With an all-new V6 for company mated to a six-speed automatic controlled via pushbuttons on the Conti’s dash and with 373 horses at its disposal it isn’t short on firepower — although it is a few cogs short of its competitors which have seven, eight or nine speeds. It isn’t interested in setting records at the Nürburgring — it isn’t that sort of car, not that it’s slow; it can crack the 100kph dash from a standstill in a very respectable 5.5 seconds. It accelerates brilliantly in a straight line, but with its ageing architecture (Lincoln tried its best to hide its common Ford roots, but the CD4 platform — that also supports the front-wheel-drive Fusion — is designed to deliver a cushy ride), it doesn’t exactly relish snappy left and right manoeuvres but sure gives them its best shot. The standard all-wheel drive and dynamic torque vectoring work hard to keep it glued to the road when you tackle tight corners but you can feel the weight slosh around when you manhandle it. You wouldn’t envy the continuously controlled damping suspension — not when it’s carrying 1,915kg but to its credit, it keeps the Conti from displaying as much roll as you’d think it would.

Throwing it around wasn’t in the remit and to get the best out of it you need to treat it with far more dignity and respect — that means being judicious with the throttle and slow and steady with the chunky adaptive electric steering. Do that and it rewards you with a wonderfully smooth drive. When you poke it into action it isn’t twitchy, and although it has the power, it isn’t sporty nor does it pretend to be. This is a handsome, fully loaded, luxury saloon — and a darn good one at that.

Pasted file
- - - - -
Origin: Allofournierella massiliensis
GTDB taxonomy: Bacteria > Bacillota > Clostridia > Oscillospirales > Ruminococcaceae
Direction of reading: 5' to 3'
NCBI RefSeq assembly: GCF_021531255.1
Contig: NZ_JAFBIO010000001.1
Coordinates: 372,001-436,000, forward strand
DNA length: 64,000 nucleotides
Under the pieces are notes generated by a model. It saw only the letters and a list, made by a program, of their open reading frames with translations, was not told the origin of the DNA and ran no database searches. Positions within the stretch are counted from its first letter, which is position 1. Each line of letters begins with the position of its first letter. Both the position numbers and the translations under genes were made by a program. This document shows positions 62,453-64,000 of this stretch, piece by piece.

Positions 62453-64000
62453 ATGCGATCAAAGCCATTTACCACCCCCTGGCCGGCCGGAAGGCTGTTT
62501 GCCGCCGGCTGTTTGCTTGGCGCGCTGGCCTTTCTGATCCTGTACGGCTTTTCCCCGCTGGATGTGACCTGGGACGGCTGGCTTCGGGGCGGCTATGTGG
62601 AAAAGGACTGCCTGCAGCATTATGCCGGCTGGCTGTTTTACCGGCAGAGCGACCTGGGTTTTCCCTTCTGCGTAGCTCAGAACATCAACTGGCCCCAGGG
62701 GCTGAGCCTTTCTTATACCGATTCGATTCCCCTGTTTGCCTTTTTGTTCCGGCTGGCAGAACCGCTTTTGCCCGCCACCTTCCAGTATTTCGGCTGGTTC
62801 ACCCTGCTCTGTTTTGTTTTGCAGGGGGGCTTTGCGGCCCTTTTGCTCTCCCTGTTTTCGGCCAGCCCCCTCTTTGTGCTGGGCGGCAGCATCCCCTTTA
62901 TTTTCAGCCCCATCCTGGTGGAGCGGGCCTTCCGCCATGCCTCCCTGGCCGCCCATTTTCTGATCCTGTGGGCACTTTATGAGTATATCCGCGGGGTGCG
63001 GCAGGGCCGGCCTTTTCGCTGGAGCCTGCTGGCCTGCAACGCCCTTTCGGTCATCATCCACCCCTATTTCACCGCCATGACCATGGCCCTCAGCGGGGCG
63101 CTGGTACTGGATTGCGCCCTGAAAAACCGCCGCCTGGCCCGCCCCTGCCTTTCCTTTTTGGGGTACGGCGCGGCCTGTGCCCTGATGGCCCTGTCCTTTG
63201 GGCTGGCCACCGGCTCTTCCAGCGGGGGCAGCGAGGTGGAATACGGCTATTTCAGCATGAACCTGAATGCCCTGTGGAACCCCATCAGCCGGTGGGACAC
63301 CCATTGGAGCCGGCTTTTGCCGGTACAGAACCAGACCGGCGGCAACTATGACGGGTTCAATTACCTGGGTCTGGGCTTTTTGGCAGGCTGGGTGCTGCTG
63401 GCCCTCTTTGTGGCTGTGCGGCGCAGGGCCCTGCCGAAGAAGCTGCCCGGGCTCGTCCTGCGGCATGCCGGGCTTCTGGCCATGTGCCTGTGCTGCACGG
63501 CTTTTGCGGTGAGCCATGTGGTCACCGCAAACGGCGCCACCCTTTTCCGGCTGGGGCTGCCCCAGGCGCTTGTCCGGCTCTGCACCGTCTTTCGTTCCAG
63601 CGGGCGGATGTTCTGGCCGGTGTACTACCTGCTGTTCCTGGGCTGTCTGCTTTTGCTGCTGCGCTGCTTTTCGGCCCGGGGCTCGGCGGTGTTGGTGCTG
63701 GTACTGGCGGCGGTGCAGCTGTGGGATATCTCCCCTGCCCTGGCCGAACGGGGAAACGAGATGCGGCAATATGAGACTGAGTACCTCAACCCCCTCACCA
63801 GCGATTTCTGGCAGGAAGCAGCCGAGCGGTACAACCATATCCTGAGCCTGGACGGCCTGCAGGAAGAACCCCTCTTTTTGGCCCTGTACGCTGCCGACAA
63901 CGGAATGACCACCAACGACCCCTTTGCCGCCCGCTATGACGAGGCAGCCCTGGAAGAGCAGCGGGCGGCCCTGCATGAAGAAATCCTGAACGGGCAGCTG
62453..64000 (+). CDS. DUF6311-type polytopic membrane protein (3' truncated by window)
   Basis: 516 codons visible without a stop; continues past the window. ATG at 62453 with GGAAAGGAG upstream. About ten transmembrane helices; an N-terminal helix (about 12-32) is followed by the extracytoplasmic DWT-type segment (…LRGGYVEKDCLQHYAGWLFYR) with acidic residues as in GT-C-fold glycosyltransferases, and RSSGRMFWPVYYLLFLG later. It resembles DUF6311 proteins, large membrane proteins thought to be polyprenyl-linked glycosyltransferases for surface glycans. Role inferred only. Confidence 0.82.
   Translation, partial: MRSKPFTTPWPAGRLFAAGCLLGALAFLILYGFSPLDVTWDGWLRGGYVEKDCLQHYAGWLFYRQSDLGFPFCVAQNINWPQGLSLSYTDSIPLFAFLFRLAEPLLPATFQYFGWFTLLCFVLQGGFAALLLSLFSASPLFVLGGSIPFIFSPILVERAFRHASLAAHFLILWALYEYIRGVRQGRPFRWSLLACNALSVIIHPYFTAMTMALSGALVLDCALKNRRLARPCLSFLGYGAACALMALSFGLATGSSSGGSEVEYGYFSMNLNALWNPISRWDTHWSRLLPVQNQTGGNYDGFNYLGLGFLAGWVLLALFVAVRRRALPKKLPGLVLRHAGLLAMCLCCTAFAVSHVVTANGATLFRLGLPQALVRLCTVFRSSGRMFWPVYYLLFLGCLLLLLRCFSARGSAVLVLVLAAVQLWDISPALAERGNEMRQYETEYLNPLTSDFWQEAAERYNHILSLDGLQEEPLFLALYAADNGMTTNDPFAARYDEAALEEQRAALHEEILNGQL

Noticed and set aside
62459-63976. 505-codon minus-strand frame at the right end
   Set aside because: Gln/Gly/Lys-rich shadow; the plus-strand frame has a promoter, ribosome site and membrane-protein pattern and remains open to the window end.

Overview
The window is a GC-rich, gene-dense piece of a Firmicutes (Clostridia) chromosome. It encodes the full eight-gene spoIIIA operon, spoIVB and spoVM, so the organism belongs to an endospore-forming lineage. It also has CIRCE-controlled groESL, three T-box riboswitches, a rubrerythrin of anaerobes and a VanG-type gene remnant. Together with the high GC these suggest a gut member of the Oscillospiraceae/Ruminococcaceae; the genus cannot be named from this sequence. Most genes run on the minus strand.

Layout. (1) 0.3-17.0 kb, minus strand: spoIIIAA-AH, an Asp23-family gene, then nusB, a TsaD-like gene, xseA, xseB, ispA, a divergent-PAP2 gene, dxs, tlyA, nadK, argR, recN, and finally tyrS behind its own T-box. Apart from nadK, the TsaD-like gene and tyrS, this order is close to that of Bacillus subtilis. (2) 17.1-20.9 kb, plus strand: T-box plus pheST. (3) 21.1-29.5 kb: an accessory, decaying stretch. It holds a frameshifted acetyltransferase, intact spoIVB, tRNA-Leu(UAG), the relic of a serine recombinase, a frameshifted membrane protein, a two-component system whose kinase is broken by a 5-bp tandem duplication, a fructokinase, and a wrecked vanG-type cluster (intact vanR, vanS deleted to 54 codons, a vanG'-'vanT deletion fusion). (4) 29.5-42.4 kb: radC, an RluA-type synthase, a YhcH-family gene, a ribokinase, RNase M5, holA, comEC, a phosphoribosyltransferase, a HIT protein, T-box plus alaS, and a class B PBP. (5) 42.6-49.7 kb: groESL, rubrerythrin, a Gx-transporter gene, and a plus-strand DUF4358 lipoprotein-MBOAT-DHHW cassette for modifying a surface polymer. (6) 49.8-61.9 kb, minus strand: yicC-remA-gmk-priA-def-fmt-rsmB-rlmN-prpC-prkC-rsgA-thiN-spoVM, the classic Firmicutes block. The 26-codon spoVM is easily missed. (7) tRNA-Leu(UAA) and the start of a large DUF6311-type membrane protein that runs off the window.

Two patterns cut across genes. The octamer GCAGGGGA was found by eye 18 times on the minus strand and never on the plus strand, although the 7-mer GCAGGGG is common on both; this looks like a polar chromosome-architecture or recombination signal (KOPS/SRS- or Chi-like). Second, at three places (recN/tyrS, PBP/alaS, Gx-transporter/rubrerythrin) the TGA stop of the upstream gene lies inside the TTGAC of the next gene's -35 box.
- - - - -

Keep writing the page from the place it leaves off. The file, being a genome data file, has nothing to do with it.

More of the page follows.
However, there are no complaints about the innovative E-Latch handles and their positions on the body which ensure the Continental’s long, flowing lines remain intact.

It revolutionised the auto industry in the Forties, was running the show in the Fifties and Sixties, began to fade during the Seventies and by the Eighties and Nineties it had grown out of touch before being consigned to history  by the turn of the century. That was an ignominious end to a distinctively American marque but after some much needed self-reflection, it has returned better than ever and may once again be the choice of kings and presidents. The segment leaders have a brilliant new contender and that showroom rivalry with GM is about to heat up again. Welcome back, old-timer. We sure missed you.